Shabbir syndrome

Contributor: Gordon K. Klintworth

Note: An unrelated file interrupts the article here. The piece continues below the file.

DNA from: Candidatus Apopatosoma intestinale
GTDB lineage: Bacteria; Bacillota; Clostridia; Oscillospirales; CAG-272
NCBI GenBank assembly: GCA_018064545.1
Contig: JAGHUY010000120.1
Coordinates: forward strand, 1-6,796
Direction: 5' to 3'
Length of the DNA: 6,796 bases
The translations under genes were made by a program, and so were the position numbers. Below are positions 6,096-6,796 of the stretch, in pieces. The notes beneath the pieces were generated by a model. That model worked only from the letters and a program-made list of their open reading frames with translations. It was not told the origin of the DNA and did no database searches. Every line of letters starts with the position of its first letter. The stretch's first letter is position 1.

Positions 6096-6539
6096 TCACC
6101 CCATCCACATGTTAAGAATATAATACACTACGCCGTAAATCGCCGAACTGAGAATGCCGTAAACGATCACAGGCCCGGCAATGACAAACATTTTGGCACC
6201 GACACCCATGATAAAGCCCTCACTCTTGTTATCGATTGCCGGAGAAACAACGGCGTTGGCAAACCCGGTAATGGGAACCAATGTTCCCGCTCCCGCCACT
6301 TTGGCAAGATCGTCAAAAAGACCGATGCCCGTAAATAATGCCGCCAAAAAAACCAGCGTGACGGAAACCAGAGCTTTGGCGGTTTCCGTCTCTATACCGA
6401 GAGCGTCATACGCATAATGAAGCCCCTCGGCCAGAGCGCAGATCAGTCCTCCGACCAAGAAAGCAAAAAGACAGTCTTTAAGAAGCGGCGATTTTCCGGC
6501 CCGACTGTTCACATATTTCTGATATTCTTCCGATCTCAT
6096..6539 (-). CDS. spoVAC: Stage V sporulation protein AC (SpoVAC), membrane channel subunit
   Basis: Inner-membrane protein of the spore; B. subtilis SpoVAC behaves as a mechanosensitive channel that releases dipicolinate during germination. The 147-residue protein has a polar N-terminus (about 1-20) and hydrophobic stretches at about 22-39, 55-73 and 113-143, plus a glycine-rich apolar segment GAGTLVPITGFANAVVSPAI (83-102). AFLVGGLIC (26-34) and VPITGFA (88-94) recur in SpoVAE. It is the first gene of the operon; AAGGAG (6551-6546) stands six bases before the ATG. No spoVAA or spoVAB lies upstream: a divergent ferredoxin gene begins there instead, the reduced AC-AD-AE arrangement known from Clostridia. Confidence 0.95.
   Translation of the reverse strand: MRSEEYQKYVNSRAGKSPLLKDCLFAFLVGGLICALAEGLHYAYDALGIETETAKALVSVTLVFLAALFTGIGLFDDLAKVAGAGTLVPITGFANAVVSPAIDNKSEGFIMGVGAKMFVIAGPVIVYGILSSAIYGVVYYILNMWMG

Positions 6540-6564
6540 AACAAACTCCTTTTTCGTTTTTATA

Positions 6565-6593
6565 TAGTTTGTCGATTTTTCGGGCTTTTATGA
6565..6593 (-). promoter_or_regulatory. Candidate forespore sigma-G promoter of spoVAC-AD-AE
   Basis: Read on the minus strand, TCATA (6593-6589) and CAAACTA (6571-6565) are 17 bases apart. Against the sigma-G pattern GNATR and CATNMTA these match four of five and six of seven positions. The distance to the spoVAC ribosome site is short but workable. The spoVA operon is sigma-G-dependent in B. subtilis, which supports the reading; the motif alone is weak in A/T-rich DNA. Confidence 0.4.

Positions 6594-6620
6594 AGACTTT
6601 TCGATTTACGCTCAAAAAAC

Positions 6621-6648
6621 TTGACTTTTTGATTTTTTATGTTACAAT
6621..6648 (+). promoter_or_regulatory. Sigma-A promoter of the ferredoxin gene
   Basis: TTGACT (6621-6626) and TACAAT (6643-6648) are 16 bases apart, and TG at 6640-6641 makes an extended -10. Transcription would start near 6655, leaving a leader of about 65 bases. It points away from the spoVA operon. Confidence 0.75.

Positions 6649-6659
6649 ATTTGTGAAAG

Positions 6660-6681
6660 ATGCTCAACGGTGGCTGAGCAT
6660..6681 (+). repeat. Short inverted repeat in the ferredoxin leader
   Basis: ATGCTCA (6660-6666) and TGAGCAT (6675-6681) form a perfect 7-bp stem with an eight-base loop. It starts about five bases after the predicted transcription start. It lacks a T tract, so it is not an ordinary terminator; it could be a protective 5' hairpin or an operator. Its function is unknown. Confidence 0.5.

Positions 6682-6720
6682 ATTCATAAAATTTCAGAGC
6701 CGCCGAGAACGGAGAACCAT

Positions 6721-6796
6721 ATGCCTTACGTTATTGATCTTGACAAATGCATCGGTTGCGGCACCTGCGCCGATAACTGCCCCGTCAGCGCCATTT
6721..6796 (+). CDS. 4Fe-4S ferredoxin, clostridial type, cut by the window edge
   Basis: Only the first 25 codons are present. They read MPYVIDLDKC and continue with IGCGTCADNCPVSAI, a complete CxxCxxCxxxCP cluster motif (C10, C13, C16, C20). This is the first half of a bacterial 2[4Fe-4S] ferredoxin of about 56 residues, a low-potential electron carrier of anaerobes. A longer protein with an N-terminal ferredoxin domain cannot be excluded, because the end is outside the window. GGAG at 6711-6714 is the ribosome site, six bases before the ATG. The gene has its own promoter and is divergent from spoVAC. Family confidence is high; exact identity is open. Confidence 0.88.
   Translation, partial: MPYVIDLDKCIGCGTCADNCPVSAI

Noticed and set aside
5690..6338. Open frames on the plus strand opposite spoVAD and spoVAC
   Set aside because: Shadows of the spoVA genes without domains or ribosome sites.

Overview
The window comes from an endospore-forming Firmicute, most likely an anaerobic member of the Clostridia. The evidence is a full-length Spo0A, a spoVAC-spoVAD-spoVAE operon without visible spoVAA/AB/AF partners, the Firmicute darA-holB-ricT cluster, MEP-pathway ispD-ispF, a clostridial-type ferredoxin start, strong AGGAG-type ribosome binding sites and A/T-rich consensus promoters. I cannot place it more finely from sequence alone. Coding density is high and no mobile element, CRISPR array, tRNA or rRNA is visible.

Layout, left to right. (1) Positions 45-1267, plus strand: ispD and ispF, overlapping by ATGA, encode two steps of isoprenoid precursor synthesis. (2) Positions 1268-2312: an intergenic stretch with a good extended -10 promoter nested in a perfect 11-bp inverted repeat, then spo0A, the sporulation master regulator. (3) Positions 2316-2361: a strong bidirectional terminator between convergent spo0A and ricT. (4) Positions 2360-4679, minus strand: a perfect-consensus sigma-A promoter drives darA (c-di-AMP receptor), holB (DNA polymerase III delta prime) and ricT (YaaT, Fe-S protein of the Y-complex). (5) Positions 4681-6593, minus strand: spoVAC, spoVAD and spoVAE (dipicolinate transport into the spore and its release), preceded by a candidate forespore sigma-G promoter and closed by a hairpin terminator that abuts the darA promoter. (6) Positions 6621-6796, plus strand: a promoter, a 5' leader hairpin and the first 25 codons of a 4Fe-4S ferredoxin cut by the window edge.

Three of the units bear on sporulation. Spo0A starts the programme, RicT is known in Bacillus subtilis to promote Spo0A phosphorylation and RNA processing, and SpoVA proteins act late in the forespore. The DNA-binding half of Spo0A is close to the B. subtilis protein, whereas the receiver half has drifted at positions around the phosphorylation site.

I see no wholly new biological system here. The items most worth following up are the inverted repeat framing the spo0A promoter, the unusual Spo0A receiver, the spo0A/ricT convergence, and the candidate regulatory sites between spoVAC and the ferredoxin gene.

Shabbir syndrome (Laryngo-onycho-cutaneous syndrome,  LOGIC syndrome, Laryngeal and Ocular Granulation In Children from the Indian subcontinent) is a syndrome that was first described by Shabbir et al. in Punjabi families in 1986. Within the two week of birth hoarseness becomes apparent without an obvious lesion of the larynx. In some children the cry is weak from birth. Other manifestations include dystrophic nails, deformed teeth (hypoplastic dental enamel, sometimes amyelgenesis imperfecta), chronic bleeding, and crusted facial cutaneous lesions. Scarring of the conjunctiva is also a feature. The skin and mucous membranes surfaces are susceptible to trauma. The condition has only been identified in Muslim families of Punjabi origin. The vocal cord is thickened and granulation tissue is evident in the affected tissues. A transmission electron microscope study has shown abnormal hemidesmosomes. The condition is thought to be an inherited defect in the lamina lucida of the basement membrane of the epidermis and may be distinct type of epidermolysis bullosa. It is caused by a mutation in the LAMA3 gene, Chronic cutaneous ulceration occurs and death in childhood is common.